State policymakers should
• enact universal education savings accounts;
• allow any students who so desire to enroll in virtual charter schools up to a school’s capacity to serve them, and allow their public education dollars to follow them to such schools; and
• let schools and districts determine whether students are receiving sufficient education rather than prescribing such measures as “seat time” for all schools.
• end state testing mandates.
As COVID-19 cases—and fears—spread in March 2020, schools across the country increasingly faced a problem: how, if at all, would they deliver education if children could not physically attend? They would have to get education at home. Thankfully, about 1.7 million American kids were already doing that. They were, of course, homeschoolers, and their existence after essentially being outlawed in every state as recently as the 1970s is both proof that children can learn at home and a ready source of advice and support for the more than 50 million American children who were enrolled in brick‐ and‐ mortar schools.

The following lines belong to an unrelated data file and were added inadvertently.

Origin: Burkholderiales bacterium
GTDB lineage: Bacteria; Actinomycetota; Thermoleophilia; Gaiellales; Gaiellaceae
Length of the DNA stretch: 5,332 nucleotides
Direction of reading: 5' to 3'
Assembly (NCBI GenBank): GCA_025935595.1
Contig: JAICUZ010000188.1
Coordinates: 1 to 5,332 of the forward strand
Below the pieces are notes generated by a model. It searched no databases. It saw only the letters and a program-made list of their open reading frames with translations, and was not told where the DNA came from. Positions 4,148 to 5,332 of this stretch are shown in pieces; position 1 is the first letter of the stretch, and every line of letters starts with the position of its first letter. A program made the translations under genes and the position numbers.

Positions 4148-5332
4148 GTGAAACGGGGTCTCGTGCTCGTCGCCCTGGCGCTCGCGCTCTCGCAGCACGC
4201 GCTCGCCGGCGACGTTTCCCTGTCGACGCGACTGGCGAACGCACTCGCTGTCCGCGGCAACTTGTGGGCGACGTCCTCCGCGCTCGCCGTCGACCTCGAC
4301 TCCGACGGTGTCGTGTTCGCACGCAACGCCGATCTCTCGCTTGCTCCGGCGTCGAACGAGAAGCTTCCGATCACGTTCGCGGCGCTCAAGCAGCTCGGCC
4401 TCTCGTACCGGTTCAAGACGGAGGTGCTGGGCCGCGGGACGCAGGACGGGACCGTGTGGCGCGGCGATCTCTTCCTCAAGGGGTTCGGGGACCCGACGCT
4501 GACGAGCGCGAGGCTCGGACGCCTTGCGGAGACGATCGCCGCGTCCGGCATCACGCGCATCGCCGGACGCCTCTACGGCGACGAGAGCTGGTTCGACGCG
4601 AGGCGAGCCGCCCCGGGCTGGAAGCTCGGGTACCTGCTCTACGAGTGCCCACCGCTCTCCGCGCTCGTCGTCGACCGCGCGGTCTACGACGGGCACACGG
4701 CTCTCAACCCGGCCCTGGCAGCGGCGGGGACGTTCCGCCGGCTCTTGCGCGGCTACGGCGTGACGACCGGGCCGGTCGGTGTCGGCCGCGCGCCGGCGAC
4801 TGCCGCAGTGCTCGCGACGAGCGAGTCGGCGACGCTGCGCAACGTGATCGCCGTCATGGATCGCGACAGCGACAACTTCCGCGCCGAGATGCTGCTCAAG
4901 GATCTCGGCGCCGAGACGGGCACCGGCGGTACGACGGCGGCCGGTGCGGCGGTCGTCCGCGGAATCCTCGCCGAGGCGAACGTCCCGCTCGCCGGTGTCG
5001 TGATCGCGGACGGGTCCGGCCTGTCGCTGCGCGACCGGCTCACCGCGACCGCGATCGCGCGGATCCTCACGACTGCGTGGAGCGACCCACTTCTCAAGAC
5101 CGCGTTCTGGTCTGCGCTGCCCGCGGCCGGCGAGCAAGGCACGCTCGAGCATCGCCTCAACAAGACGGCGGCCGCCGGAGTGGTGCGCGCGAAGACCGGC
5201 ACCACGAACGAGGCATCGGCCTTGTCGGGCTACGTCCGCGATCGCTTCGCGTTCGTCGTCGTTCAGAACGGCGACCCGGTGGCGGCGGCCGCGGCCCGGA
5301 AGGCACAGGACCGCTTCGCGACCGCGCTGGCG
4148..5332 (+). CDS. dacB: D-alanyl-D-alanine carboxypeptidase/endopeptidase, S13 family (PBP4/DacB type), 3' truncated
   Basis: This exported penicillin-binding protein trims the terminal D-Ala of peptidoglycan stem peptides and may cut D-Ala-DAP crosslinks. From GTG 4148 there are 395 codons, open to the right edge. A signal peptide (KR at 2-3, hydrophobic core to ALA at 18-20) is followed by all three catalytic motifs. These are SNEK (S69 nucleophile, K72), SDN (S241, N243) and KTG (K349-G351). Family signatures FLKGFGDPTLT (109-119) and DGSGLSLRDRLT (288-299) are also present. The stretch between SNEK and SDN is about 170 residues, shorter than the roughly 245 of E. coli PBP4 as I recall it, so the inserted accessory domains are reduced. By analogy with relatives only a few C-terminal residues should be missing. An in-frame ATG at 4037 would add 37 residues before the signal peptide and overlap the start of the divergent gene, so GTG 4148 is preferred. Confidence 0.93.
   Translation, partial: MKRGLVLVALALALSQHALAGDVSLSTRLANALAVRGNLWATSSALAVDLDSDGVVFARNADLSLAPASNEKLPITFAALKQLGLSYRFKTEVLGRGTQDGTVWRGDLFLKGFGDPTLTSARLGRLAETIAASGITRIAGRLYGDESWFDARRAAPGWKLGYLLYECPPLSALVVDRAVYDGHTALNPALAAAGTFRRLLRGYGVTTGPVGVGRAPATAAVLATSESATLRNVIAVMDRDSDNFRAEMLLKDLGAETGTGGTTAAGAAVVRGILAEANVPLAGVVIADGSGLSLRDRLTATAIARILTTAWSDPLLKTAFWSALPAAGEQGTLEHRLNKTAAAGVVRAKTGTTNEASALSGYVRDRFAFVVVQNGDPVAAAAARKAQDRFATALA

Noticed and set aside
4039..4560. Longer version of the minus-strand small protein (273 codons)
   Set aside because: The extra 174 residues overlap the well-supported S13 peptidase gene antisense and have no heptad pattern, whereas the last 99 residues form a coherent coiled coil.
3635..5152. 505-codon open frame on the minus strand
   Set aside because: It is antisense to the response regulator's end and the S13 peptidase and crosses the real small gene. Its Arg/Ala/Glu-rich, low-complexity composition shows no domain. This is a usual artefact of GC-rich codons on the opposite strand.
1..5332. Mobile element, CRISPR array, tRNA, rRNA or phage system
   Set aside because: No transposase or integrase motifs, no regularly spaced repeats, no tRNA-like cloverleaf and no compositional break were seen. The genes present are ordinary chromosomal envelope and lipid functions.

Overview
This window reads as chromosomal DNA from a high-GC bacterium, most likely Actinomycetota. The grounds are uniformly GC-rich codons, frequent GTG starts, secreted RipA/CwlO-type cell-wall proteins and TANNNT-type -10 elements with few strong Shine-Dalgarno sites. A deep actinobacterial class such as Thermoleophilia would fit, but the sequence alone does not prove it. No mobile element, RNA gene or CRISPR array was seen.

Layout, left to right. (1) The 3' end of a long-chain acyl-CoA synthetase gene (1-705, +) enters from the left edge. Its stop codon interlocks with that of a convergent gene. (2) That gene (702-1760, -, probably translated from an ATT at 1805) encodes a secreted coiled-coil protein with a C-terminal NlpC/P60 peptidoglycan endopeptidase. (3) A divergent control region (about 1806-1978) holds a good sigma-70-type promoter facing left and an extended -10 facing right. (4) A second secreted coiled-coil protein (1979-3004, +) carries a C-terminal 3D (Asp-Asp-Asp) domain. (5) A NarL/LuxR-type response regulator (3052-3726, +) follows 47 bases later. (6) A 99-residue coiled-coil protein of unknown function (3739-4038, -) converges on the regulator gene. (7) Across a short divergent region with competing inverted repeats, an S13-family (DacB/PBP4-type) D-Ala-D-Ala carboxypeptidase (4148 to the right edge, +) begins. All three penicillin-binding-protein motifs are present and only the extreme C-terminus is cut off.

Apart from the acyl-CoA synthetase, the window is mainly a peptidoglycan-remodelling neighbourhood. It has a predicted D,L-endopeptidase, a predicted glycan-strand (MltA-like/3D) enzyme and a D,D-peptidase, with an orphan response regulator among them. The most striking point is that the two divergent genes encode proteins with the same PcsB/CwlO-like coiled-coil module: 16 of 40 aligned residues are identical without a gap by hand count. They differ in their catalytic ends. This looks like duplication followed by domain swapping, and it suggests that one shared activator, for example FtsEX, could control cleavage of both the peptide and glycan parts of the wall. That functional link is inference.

Homeschooling is the most visible sign of how educational decentralization can provide resilience in the face of a national emergency. But it’s not the only one: what the COVID-19 pandemic has made clear in education is that one size cannot fit all, and we must not try to force it.
Homeschooling has had a huge moment with COVID-19, and the country is fortunate to have homeschoolers. Homeschooling families have provided invaluable guidance to parents suddenly faced with children learning at home. Homeschoolers told those parents not to fear—that learning at home is an adjustment and that parents are not failing if their children struggle to complete their work, intersperse fun activities, or even loaf a little between academic efforts. Homeschoolers let them know that children spending only a few hours on schoolwork, where previously they were in school from 8:00 a.m. to 3:00 p.m., is not a sign that kids are not learning—education can proceed much more quickly when teachers do not have to take roll, hand back papers, stop for misbehaving or struggling classmates, line students up and march from the classroom to the gym, and more time‐ consuming activities.